The World on the Move: Migration and Immigration in Uncertain Times
Tuesday, January 23, 2018
9:40am - 11:10am - Ahmanson Auditorium
Migration in Africa - Perspective from the Continent on Causes and Impact
David Orth-Moore from Catholic Relief Services will provide an overview of the political and economic reasons for migration in several parts of Africa providing examples from his 25 years living and working on the continent including such places as Kenya, Ethiopia, South Sudan, Sudan, Liberia, Senegal and Ghana. He’ll explore what life is like for those who become either internally displaced or refugees in neighboring countries, and what Catholic Relief Services (the relief and development agency of the United States Catholic Conference of Bishops founded in 1943) does to support populations that leave their homes. Finally, based on his four years as Assistant Director of Catholic Charities of Central New Mexico, he’ll explain what awaits refugees who resettle in the United States or other countries, and the services provided.
11:20am - 12:50pm - Ahmanson Auditorium
Responsiveness in Refugee Crisis Management Services: A Case Study from Turkey & Seeking Solutions
This session focuses on exploring crisis management practices and discusses managerial and theoretical implications for refugee crisis management which could be useful solutions for policy makers through an interactive panel, followed by small group discussions in a workshop format.
Presentation by Dr. Oyku Iyigun
1:00pm - 2:30pm - Ahmanson Auditorium
Immigrant Advocacy on the Ground
Los Angeles is home to the largest population of immigrants, both documented and undocumented, in the nation. Many reside on the Eastside of Los Angeles, where the Loyola Immigrant Justice Clinic is the primary free legal agency serving indigent immigrants. In partnership with Homeboy Industries and Dolores Mission, LIJC conducts twice weekly intake clinics and with the assistance of law students, pursues immigration relief whenever possible. The Trump administration has made the work of LIJC more critical than ever, as aggressive immigration enforcement measures have separated families and disrupted peaceful immigrant communities. In this panel, LIJC faculty and staff share the stories of those they serve, the struggles their clients face, and what social justice lawyers are doing to preserve and protect the rights of immigrants.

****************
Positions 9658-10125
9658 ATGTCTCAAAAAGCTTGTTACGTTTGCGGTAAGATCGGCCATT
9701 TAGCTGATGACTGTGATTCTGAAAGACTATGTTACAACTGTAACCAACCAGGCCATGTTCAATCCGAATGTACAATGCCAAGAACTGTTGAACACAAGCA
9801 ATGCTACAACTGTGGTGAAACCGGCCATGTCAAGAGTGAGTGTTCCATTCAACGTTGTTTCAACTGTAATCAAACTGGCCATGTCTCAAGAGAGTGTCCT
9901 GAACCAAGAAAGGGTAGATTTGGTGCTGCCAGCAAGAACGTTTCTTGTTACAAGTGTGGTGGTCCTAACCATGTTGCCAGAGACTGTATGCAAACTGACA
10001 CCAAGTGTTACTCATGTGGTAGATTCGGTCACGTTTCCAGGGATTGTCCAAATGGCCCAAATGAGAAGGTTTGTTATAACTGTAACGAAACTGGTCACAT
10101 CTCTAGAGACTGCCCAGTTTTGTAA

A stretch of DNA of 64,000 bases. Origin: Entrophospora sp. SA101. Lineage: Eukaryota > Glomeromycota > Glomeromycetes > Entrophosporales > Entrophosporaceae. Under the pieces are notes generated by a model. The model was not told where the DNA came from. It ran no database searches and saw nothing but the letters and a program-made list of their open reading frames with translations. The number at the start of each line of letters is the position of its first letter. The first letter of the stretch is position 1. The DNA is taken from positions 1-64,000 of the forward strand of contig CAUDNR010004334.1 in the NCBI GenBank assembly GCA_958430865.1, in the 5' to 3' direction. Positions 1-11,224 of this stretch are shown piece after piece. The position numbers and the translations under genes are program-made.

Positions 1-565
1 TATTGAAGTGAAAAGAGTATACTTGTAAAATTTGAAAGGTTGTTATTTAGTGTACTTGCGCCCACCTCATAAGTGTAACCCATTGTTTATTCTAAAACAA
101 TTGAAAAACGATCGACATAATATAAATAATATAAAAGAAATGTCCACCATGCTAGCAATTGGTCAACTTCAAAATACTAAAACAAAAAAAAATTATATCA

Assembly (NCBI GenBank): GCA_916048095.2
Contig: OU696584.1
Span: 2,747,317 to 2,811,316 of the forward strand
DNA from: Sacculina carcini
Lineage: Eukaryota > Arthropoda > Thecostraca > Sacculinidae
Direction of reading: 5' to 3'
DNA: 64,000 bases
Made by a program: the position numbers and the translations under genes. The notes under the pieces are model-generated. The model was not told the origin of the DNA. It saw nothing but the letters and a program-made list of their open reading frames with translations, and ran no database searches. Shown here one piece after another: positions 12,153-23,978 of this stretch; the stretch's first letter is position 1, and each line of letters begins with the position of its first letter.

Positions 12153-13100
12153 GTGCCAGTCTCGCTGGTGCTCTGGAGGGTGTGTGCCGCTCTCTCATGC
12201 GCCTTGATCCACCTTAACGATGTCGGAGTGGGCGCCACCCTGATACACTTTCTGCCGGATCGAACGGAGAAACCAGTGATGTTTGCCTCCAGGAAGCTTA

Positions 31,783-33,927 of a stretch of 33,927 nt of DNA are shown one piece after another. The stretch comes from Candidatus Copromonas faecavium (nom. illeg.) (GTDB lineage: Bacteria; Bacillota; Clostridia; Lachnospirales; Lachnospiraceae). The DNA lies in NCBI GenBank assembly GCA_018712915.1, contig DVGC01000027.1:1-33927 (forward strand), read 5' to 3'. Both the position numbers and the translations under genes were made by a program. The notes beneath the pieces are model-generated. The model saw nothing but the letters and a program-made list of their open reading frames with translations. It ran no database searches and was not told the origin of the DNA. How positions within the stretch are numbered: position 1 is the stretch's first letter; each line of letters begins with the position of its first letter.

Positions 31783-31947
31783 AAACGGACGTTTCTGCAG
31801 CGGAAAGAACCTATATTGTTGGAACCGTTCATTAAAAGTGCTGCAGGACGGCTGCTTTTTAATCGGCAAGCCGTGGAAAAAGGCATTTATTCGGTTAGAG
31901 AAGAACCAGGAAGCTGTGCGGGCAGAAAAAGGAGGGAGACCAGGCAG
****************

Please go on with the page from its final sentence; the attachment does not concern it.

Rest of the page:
Moderator: Professor Kathleen Kim, Loyola Law School
Panelists: Co-Director Marissa Montes, Co-Director Emily Robinson, Supervising Staff Attorney Yanira Lemus, Staff Attorney Sandra Ruiz, Staff Attorney Alejandro Barajas
2:40pm - 4:10pm -Ahmanson Auditorium
Presentation by Claudia Sandoval and Students from Alternative Break Arizona
Wednesday, January 24, 2018
9:40am - 11:10am - Hilton 100
Developing Entrepreneurial Skills Among Refugees / Immigrants
In Germany migrant Entrepreneurship is far above the national average, and now seen as economic success and a job machine in all branches and skill levels. Migrant Entrepreneurship training and concepts need customization to the personal situation, to turn their psycho-social experiences of the migration process into successful skills.
Since Germany took 1.2 Million refugees in 2014-15 mainly from Syria, Afghanistan and Africa the so-called Flüchtlingskrise (refugee crisis) is turning more and more into an economic success: stabilizing demography, SMEs asking for more migrants, and migrant entrepreneurship is far above-average and seen as a job machine. It is not anymore the 24/7 self-exploiting Asian family restaurant, migrants are entrepreneurial in all branches and skill levels. Their psycho-social stresses due the migration process can be turned into potential labor market skills. In the same as we do entrepreneurial training for many years with the underprivileged in rural areas in developing countries like India and Africa, the trainings and concepts need customization to their personal situation, e.g. their tribal language, education level and cultural values. Then the entrepreneurial ideas, standing-power and self- employment rate is above average than in traditional standardized Entrepreneurship training models in our universities.
Presentation by Professor Harald Meier, Chair in International Management, Projects and Communication, University of Applied Sciences, Bonn, Germany
12:40pm - 2:10pm - Hilton 100
Contributions of the Foreign-Born to the California Economy